Katrina kidnaps Billy and takes him to Palo Duro Canyon. When they get there Billy begins to beg for his life. When Katrina hesitates he attacks her, seeing a chance. They wrestle and he runs into the desert, hiding in the rocks. Katrina goes after him but cannot find him. She sees another vision, a young woman (Alexandra Nell), who says to her to pose as she takes a photo. As the sun begins to go down, the woman tells Katrina that she knows what she has to do.

Katrina asks the woman that if she does what they ask will her daughter be safe. The woman agrees and her neck breaks. The sun is going down. Katrina records a video for her daughter as she is planning to kill herself to save her daughter. Billy hits her with a rock. When she wakes up shortly, he is pointing the gun at her. She pulls a knife from her sock and begins to push it into her neck. Billy, surprised by her actions, does not notice the rattlesnake and gets bitten, falling to the ground.

Katrina sees he is still alive. She climbs down to him and slits his throat. The debt is paid. She goes and picks up her daughter and they drive out of Tulia. As they leave the town both mother and daughter see a hitchhiker. It is Billy. The end.

Rattlesnake is a pedestrian horror hokum from the pen of Zak Hilditch, who also directs. It is not a terrible film but, considering the premise and the built-in timeframe, before sundown, the film lacks urgency. Ejogo is believable as a frantic single mother, even if her American accent does falter in places. She emotes as well as one would expect and young Apollonia Pratt as Clara is cute enough without being irritating.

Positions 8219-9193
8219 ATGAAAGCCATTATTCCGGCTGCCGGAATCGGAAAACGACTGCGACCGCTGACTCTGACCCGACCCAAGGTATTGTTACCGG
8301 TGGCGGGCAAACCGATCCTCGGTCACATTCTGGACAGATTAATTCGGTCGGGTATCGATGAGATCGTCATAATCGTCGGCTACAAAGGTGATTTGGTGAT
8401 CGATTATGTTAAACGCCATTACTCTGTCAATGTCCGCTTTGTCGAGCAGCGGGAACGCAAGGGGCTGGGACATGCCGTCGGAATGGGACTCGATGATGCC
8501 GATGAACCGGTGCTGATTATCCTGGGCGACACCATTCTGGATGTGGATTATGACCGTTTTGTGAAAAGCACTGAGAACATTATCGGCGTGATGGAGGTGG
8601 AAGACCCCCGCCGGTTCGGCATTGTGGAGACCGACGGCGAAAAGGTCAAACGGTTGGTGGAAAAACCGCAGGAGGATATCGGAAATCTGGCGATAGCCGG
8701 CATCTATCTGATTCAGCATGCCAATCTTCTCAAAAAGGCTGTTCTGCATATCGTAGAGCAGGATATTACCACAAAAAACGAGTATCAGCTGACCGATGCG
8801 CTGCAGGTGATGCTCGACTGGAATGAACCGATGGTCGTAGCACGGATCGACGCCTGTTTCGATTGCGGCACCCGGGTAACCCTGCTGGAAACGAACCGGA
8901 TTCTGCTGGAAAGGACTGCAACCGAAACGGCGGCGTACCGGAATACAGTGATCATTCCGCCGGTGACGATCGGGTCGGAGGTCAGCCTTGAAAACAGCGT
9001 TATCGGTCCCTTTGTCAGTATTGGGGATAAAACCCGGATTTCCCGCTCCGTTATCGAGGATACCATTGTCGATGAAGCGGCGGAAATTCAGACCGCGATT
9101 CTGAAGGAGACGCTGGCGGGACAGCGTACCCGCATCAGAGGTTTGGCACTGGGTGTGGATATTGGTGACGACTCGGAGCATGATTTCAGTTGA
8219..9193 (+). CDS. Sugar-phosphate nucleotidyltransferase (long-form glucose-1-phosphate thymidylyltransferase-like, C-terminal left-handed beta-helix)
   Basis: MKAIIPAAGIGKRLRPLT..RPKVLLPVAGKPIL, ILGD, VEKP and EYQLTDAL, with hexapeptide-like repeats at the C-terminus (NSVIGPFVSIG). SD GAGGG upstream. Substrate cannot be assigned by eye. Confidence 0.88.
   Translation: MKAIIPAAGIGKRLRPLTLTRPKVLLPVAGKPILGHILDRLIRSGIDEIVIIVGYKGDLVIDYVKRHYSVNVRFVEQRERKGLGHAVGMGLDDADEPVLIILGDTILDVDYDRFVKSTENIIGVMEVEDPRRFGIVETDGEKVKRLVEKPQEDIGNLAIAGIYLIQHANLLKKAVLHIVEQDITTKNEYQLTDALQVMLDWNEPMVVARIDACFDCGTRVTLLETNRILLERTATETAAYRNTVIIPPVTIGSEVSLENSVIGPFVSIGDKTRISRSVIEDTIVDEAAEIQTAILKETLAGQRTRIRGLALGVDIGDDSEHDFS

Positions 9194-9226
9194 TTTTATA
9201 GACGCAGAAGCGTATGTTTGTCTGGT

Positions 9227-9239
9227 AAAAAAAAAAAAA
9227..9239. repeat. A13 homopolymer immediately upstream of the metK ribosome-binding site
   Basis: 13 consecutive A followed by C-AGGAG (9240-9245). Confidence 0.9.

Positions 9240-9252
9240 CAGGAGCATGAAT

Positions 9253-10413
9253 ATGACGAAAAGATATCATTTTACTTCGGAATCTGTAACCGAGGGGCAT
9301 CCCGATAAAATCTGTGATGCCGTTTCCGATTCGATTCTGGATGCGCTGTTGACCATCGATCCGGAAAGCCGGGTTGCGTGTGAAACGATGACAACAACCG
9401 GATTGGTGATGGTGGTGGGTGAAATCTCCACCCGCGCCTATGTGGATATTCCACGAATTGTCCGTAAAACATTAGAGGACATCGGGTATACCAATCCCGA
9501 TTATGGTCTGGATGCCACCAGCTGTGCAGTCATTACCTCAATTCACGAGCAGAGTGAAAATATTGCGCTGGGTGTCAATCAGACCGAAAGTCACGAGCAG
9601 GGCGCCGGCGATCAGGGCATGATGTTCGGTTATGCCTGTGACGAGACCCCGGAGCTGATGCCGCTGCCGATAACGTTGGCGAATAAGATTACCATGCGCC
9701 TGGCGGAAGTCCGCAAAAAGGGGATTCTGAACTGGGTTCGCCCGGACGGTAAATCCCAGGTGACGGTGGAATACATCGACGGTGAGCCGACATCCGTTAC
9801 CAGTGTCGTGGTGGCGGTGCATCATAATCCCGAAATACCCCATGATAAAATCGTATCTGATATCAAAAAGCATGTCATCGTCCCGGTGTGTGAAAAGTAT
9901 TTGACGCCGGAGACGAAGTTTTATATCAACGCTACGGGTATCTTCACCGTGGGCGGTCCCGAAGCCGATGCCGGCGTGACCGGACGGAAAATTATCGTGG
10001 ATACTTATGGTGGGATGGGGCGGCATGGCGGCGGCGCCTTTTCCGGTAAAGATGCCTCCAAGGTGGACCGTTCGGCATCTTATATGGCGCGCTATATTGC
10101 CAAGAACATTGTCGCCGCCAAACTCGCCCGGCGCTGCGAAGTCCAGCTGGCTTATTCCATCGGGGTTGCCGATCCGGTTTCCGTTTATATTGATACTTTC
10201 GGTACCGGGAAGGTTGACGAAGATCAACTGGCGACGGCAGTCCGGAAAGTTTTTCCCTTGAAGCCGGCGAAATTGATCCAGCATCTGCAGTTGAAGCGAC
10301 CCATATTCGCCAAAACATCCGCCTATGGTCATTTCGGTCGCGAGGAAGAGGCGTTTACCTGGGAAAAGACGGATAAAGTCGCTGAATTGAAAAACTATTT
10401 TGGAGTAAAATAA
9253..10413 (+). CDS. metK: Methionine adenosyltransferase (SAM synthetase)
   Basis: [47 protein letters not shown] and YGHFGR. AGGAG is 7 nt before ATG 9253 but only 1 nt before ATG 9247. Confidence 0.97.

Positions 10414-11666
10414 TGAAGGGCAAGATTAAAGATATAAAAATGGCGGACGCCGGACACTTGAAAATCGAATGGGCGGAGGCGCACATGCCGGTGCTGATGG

Ejogo’s Katrina conscience is the only thing offered up as an obstacle to her completing the necessary task of killing someone so as her daughter might survive. Hilditch takes the easy way out and gives her/us an easy character in Rossi’s Billy to dislike. Killing him is, in the context of the film and its stakes, wholly acceptable.

Once he had been introduced it was just a matter of whether or not Katrina would have the nerve to kill him. Even killing him is made more palatable by the fact that he is dying—from a rattlesnake bite—before she finishes him off. Before that point, except for her not being a Texan resident, there were no impediments to her killing some random unknown.

She got the gun she was after with no real trouble, only having to deal with a creepy guy. Her victim was selected for her by fate. He just happened to be a spousal abuser which, as we all know, makes him ripe for murdering.

The rest of the film is pretty lazy—foreboding music? Check. Dodgy creepy guy? Check. A tough decision thwarted by fate? Check. Scary stuff that only the protagonist can see? You get my drift. Another cheat Hilditch goes with, though it is more forgivable and works, for the most part, is not having a proper antagonist.

The woman who heals Clara is only seen in that one scene and is then only referenced as silhouettes in various photos as Katrina researches stuff online, hence the antagonist becomes somewhat ethereal, taking various guises as people who had met their demise before, it is intimated, under similar circumstances.

As I said, Rattlesnake is not terrible but it is not good either. At only eighty-five minutes long it feels horribly slow for most of its runtime and at no point is the pace issue overcome. You can watch Rattlesnake if the premise makes you curious but beyond that, you can probably give it a miss.